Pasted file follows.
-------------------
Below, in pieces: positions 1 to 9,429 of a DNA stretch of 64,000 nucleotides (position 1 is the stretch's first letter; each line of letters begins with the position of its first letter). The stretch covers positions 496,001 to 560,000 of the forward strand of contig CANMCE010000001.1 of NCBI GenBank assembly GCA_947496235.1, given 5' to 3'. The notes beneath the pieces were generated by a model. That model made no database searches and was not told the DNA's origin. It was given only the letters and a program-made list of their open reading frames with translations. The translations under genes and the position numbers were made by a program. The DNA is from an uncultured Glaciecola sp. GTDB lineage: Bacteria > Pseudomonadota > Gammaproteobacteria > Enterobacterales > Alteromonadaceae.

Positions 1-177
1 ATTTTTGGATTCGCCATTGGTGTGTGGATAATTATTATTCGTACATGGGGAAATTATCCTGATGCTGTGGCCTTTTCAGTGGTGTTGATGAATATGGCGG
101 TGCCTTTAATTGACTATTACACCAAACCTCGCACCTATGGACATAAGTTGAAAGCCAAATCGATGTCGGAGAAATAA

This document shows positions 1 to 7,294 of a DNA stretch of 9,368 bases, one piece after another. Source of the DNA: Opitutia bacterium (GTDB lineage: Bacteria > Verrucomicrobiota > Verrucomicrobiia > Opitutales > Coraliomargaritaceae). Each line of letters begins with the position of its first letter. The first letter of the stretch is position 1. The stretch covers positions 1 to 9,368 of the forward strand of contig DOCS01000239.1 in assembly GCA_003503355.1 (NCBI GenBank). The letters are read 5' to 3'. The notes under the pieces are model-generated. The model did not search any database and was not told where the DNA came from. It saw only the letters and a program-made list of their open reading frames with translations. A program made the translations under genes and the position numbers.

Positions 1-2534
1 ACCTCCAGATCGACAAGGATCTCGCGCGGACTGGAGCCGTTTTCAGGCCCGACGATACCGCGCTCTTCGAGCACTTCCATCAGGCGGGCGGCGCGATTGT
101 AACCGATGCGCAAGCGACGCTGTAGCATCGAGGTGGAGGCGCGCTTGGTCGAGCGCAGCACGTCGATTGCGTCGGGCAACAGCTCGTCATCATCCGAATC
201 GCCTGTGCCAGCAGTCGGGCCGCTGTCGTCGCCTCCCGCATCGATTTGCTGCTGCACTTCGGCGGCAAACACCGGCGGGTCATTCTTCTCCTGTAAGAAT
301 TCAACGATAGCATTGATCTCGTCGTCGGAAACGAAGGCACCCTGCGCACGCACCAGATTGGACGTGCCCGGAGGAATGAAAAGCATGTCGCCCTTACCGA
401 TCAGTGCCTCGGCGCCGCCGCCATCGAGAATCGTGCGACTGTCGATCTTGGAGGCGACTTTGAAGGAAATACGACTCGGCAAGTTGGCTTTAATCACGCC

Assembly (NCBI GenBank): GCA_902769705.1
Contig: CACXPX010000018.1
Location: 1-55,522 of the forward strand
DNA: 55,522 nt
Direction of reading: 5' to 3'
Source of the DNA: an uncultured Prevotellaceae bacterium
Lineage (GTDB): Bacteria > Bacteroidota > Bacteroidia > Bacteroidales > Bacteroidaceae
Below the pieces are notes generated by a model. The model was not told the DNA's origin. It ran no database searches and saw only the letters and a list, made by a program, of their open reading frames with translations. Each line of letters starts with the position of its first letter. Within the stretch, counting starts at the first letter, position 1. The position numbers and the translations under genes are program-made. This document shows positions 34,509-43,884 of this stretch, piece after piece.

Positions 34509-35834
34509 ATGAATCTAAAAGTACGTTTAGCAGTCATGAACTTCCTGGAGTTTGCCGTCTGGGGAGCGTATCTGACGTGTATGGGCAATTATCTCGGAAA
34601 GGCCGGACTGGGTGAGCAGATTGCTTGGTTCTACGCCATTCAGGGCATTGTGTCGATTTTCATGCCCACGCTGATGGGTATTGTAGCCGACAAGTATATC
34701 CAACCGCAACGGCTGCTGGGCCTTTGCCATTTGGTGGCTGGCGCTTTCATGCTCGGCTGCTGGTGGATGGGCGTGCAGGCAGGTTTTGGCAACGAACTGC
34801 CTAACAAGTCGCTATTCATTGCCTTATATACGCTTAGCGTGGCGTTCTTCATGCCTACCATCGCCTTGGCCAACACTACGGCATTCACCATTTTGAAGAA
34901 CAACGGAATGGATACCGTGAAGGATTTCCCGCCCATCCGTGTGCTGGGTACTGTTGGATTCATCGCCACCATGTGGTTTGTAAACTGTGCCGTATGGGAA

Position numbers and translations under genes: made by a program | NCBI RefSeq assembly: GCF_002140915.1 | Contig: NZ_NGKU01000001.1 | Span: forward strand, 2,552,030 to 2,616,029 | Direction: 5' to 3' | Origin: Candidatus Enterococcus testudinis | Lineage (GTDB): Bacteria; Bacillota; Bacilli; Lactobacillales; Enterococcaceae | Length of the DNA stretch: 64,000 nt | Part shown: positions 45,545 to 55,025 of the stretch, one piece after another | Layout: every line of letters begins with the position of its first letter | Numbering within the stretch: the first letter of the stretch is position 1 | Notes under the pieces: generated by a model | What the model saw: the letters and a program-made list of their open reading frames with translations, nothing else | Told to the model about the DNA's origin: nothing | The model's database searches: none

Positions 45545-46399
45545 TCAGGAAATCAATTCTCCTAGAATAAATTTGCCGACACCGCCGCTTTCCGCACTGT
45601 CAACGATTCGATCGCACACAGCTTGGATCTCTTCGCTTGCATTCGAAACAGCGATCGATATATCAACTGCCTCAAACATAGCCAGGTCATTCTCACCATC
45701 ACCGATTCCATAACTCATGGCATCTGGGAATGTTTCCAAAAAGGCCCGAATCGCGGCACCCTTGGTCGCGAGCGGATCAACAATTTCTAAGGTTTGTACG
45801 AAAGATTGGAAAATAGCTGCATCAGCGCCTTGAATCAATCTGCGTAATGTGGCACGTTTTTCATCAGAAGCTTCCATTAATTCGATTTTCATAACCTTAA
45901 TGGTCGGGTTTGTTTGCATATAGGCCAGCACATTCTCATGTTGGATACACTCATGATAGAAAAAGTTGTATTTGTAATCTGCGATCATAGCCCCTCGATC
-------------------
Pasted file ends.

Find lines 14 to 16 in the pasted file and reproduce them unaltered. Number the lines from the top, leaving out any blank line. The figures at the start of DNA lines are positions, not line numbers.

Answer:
Location: 1-55,522 of the forward strand
DNA: 55,522 nt
Direction of reading: 5' to 3'